Surgeonfish (Acanthuridae) live primarily of different types of algae, making it a popular choice for coral aquariums, as they help to keep the aquarium algae free.
Most Surgeonfish have a scalpel by the caudal fin, used to defend themselves. It can cause some deep lacerations, so pay attention if the fish start to fight and when handling the fish.
When in the aquarium, they will spend most of their time swimming around and nibbling the algae from the stones. Surgeonfish will rarely irritate corals or invertebrates. Large Palettes/Blue tangs can be an exception.
The Surgeonfish are not typically aggressive towards other types of fish. If more Surgeonfish are added to the aquarium, they will establish a hierarchy. It is best to add the most aggressive species last and to ensure that there are sufficient hiding places, as they prefer to have their own individual sleeping area.
If multiple aggressive species are added to the same aquarium, one runs the risk of one of them dying due to stress. One must therefore be cautious about adding multiple Acanthurus species or Zebrasoma xanthurum into the same aquarium. A combination of the different genera will normally get along well, although the more aggressive species can still be challenging.
Some species in the Acanthurus genus mimic various Angelfish as juvenile, since predatory fish know that small Angelfish are hard to catch. They are therefore difficult to identify from a picture of adult fish.
Acanthurus species often place higher demands on: tank size, surroundings and water quality, than fish in the genus Zebrasoma.
The genus Bristletooth Tang (Ctenochaetus) contains a range of species, which are characterized by special teeth. Like other Surgeonfish the Bristletooth Tang eats algae but with their specialized teeth they also scrape other organic material from rocks and stones. Ample sand and rocks are therefore imperative.
Overall the Ctenochaetus are peaceful and not quite as active, as many of the other surgeonfish. It is therefore suited to smaller aquaria.
Because of these their mild behaviour they are not a good combination with some of the more aggressive Surgeonfish.
Ctenochaetus are not so colourful as many other Surgeonfish. Some species are more vibrant in colour but this changes when they get to around 3 inch (7-8 cm).
To thrive, species in the Naso genus, normally demand large aquaria, both because of their size, but also to fulfil their need for swimming space.
Like other Surgeonfish, Naso, or Unicornfish, eats a great amount of algae, which should reflect in their food. They need more algae based food then other species of Surgeonfish, this one must be aware of so as not to create nutrition problems.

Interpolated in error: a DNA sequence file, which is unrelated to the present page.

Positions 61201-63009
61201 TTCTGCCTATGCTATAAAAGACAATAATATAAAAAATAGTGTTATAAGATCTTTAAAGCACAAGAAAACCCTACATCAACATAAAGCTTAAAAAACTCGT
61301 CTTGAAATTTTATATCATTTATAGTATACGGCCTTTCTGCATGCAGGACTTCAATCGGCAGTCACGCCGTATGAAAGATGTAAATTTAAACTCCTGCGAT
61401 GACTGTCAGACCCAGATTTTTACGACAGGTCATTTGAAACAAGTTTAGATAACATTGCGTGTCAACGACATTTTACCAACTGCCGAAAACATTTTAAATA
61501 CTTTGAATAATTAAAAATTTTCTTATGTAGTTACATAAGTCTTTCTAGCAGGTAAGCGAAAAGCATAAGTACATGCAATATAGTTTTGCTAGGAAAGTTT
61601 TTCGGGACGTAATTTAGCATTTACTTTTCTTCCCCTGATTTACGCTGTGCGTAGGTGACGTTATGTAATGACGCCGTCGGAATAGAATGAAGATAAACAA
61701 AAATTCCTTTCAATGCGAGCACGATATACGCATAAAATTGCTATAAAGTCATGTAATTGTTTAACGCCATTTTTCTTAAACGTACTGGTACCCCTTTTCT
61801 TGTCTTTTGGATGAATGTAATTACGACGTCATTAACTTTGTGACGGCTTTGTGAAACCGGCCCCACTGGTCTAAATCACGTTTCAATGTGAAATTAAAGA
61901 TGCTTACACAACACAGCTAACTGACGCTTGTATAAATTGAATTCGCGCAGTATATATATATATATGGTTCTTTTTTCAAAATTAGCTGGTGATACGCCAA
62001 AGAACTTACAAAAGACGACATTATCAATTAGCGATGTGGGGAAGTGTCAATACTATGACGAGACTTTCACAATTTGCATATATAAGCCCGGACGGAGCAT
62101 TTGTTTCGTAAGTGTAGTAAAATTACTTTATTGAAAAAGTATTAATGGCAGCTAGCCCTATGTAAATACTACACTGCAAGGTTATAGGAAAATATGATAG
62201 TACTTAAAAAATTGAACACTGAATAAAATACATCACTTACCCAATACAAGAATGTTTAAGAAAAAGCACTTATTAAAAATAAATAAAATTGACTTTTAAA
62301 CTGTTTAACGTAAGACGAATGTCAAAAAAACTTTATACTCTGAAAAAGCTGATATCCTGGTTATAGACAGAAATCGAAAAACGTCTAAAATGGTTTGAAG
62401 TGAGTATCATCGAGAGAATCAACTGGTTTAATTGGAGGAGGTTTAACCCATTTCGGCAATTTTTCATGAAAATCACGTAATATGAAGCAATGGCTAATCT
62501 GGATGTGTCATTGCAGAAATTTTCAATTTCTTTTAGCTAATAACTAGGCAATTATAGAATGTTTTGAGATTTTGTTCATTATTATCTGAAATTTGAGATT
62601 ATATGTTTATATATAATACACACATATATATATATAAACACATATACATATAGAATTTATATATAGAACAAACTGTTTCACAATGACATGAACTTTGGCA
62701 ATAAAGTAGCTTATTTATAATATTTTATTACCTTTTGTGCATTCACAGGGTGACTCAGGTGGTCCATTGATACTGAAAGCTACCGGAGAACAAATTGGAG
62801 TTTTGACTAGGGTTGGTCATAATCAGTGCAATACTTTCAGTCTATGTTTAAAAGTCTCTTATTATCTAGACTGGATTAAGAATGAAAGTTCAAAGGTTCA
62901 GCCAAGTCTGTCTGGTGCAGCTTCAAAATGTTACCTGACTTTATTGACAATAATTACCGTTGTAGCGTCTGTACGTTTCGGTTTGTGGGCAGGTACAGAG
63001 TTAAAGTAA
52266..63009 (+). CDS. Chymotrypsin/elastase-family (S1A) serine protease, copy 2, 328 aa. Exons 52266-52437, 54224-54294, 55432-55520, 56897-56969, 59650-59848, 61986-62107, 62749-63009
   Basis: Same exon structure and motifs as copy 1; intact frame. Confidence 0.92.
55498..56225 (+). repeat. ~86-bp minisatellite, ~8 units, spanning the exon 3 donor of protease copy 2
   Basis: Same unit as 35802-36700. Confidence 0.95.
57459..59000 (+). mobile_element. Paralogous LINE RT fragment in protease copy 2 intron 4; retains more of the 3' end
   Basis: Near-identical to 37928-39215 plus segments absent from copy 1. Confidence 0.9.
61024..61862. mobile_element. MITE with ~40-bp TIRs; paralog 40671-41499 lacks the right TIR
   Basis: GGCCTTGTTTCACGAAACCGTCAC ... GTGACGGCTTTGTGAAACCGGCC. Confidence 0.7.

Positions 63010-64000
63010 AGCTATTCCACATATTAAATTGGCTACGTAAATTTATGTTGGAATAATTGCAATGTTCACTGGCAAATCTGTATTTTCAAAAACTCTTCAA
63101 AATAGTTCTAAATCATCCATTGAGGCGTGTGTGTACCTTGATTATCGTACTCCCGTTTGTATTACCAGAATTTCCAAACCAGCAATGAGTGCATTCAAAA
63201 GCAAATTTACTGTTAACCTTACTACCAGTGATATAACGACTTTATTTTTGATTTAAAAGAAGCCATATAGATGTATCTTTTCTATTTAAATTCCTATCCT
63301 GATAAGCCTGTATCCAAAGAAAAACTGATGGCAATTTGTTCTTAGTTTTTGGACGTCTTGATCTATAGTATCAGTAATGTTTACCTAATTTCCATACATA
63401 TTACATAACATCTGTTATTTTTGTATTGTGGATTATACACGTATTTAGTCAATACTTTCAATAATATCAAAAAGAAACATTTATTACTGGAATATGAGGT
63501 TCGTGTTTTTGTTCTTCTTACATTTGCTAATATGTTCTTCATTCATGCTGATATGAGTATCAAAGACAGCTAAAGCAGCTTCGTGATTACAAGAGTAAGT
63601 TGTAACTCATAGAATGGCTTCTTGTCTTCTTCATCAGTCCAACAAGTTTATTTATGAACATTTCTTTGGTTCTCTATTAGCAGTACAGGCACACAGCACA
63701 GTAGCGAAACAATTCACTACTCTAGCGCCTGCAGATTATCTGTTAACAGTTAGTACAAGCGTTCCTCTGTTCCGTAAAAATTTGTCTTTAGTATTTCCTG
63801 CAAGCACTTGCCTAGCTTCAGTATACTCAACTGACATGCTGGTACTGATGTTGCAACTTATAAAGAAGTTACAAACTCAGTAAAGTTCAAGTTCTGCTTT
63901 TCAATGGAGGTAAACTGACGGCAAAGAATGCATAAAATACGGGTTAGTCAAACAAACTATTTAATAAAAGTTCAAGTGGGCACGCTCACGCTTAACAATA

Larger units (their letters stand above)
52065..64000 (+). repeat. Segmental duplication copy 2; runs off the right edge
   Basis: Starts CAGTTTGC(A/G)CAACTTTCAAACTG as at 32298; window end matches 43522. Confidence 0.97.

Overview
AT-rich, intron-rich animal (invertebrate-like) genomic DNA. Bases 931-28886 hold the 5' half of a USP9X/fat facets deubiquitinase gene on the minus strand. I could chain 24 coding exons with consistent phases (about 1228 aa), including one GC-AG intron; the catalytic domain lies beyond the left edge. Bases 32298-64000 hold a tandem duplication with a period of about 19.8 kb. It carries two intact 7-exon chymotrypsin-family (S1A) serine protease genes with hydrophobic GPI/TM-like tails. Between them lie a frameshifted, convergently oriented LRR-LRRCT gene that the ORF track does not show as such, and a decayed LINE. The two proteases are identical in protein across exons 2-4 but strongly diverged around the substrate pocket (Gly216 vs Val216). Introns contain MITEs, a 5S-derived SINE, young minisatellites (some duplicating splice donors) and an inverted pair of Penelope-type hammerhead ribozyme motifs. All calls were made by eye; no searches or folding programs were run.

When newly introduced Naso can be in the aquarium without eating for some time, but they normally begin to eat within a week.
They are, on the whole a peaceful species in relation to other Surgeonfish.
It is important that one chooses a healthy individual at the petshop, i.o.w. a fish that is active, shows normal behaviour and does not look too thin. If it looks poorly one has a challenge on ones hand, especially when the fish takes its time to start eating.
Some sources report, that large Naso Surgeonfish can in some cases scratch acrylic and glass, since their scalpel grows larger then others of the species.
This genus only has one species, but it is unique in relation to other Surgeonfish.
They are generally peaceful and ignored by many other species of Surgeonfish, since they do not resemble them. They are however delicate, especially during transportation. They should be placed in a peaceful environment with plenty to eat during acclimatization.
This surgeonfish has a charming way of swimming and can act almost playful when it is observed.
Because of this behaviour it is absolutely not, suited to small aquaria. It matures quickly and even though it seems that immature ones fit in the tank, it is not recommended.
One almost always sees this genus of Surgeonfish in a coral aquarium, since they are beautifully coloured, relatively easy to keep and useful.
The Zebrasoma genus is distinguished in that all the species have a larger or smaller, sail-like fin, which is folded out when threatened by other fish.
Z. xanthurum are the only fish in this genus which are decidedly aggresive, the others typically do not present problems, when the aquarium has space enough. Some specimens of Z. flavescens can act aggressively towards other Zebrasoma tangs.